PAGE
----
It is not enough for Joe Paterno to retire at the end of the season. Joe Paterno should not be allowed to coach another day at Penn State University. Penn State should remove his name from the honorable places where his name appears on the campus, like for instance on the Paterno Library. He is certainly morally responsible for the children who prosecutors say were victimized by his long-time assistant, Jerry Sandusky.
Jerry Sandusky, even after he retired as an assistant coach at Penn State, was closely associated with Joe Paterno and maintained an office on Penn State property. According to the grand jury indictment, a graduate assistant told Joe Paterno that he saw what appeared to be an anal sexual assault by Sandusky on a boy he estimated to be ten years old in the Penn State showers and that he reported this incident to Paterno.
Prosecutors are now accusing Sandusky of sexually abusing eight boys over a 15-year period. If the charges are true — Sandusky has denied them — Paterno could certainly have made a difference by getting personally involved in the situation. Rather than choosing to get actively involved and protect innocent children, Paterno punted.
He referred the matter his Athletic Director Tim Curley, and to our knowledge that was the end of his own involvement in the matter.
In the Jewish tradition it is an absolute sin to stand by while another person is being hurt. The Torah states, “Do not stand by the blood of your neighbor” (Leviticus 19:16). The great medieval commentator, Rashi (d. 1105), explains that this means: “To see his death while you were capable of saving him, like, for example, if he was drowning in the sea or bandits were coming upon him.”
According to American law, a person may or may not be held criminally responsible for failing to act when he could have made a difference. But by Jewish law, failure to act when you could have made a difference is a direct biblical prohibition.
And Paterno certainly could have made a difference here and, if what prosecutors say is true, his inaction led to more boys being assaulted.
But it is even worse than that. Sandusky’s association with Paterno gave him an imprimatur of purity. Paterno is a legendary figure at Penn State and so his friendship and apparent trust of Sandusky softened up people into believing that Sandusky was legit. So Paterno may not only have allowed the actions to occur through his passive act of being a bystander, but he also implicitly encouraged the alleged actions through his association with Sandusky.
The great paradigm of evil in the Bible is the city of Sodom. It is noteworthy that the Bible does not explicitly state what the sin of Sodom was exactly.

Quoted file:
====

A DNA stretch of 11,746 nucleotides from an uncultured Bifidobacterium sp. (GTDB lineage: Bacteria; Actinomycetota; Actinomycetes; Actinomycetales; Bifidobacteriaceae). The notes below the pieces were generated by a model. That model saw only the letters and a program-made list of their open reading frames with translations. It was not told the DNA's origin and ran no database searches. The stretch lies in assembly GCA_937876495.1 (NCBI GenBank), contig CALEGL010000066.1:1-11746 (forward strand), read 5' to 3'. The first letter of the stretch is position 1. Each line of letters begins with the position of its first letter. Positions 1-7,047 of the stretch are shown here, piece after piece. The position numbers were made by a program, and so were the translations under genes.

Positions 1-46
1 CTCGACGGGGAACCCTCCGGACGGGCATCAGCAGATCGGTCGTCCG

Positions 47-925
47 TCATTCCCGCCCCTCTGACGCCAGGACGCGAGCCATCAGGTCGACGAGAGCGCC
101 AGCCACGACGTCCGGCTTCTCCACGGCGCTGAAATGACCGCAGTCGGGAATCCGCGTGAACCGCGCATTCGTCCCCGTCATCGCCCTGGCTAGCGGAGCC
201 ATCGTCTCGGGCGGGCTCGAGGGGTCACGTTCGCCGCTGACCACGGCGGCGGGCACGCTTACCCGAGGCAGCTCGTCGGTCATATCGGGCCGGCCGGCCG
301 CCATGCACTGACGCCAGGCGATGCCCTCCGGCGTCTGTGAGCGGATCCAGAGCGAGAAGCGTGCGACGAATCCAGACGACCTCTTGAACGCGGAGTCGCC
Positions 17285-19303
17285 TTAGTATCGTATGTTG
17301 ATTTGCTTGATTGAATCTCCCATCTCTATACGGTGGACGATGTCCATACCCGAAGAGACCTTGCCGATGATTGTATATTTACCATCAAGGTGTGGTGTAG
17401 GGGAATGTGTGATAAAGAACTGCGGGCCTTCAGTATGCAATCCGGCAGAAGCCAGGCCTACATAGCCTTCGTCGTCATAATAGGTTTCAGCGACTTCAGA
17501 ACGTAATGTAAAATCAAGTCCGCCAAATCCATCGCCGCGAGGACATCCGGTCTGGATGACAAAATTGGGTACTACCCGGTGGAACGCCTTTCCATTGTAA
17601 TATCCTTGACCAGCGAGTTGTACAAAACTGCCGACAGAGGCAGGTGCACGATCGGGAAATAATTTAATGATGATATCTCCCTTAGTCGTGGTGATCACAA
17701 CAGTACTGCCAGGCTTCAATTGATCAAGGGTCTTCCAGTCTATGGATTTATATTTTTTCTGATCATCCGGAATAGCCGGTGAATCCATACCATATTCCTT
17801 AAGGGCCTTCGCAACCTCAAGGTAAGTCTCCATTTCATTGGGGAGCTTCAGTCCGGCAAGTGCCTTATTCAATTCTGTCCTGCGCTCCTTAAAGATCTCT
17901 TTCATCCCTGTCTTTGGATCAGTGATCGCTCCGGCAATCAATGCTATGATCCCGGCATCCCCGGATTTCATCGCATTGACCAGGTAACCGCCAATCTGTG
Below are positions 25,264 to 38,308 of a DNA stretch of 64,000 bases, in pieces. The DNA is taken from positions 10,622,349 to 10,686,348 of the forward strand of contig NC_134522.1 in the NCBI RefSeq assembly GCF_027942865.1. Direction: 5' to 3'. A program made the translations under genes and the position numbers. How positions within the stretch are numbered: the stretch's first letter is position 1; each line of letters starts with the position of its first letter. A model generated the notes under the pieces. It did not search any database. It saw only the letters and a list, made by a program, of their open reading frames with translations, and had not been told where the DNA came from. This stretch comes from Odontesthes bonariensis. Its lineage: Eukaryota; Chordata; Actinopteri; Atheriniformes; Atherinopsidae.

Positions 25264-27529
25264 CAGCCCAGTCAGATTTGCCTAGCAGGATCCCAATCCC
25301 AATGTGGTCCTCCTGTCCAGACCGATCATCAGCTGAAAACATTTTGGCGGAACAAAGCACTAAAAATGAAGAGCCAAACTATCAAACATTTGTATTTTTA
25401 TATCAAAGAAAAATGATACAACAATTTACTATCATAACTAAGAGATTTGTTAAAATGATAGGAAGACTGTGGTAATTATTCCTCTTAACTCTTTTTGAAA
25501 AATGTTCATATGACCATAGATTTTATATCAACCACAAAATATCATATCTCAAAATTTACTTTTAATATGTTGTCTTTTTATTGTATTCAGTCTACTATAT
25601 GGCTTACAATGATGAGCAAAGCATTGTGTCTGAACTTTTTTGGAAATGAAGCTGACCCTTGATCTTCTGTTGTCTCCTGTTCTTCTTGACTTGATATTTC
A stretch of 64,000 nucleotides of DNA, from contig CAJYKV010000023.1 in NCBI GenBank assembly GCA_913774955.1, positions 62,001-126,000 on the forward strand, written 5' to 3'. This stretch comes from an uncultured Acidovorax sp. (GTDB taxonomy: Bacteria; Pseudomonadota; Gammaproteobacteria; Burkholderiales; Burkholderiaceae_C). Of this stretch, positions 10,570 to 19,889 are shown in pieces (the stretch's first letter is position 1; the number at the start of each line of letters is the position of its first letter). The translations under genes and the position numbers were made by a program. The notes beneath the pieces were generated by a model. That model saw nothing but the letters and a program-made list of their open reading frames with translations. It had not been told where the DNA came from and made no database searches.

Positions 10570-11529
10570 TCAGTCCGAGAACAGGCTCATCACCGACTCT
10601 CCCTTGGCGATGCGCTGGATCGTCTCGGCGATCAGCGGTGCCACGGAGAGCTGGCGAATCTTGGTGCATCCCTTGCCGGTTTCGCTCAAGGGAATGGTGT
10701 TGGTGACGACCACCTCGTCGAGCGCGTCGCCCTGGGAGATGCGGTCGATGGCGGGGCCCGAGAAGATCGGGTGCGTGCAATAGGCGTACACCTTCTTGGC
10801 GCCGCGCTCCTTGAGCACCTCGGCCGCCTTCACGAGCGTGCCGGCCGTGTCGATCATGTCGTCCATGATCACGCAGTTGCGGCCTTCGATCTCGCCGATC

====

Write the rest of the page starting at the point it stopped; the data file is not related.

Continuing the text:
The Talmud (tractate Sanhedrin, 109b) suggests that their sin was a seemingly innocuous one. Says the Talmud: “If there was a person who spread out garlic and onions in the sun to dry, each and every one of the Sodomites would come by and take one garlic or onion bulb. And when the owner protested, each thief would say, ‘it was only one that I took.’”
The Talmud is teaching that the Sodomites were the epitome of evil because they used the legal system to evade personal responsibility and that the upshot of their collective actions was that innocent people were terribly hurt. Each person in Sodom just stole a little bit, but in the end there was a huge loss.
The actions of Paterno and his apparently quiet accomplices at Penn State are analogous to the Talmudic interpretation of the actions of the Sodomites.
While prosecutors say Sandusky was the one who did the horrible assault, Paterno and others are also responsible for Sandusky’s alleged actions.
According to the indictment, there were multiple warning signs (of different degrees) that should have caused people to get involved and prevent future assaults. But each person did not feel responsible and thus the assaults continued.
“Victim 1” in the indictment testified that a wrestling coach named Joe Miller came in and saw Sandusky “wrestling” with him in an inappropriate position. Miller himself said he saw Sandusky and Victim 1 “lying on their sides, in physical contact, face to face on a mat” (page 4 of indictment).
Even now Paterno still doesn’t get it. He released a statement saying: "While I did what I was supposed to with the one charge brought to my attention, like anyone else involved, I can't help but be deeply saddened these matters are alleged to have occurred.”
No, Coach Paterno. You did not do what you were “supposed to do.” What you did do was hide behind your legal duties as a way of evading your moral responsibilities and in effect you allowed this horrible activity to continue.
Shmuel Herzfeld is a rabbi at Ohev Sholom in Washington, DC.
For more essays by area faith leaders visit On Faith/Local.
Related: Rabbi Brad Hirschfield discussed the ethics surrounding decisions made during the Penn State sex abuse scandal.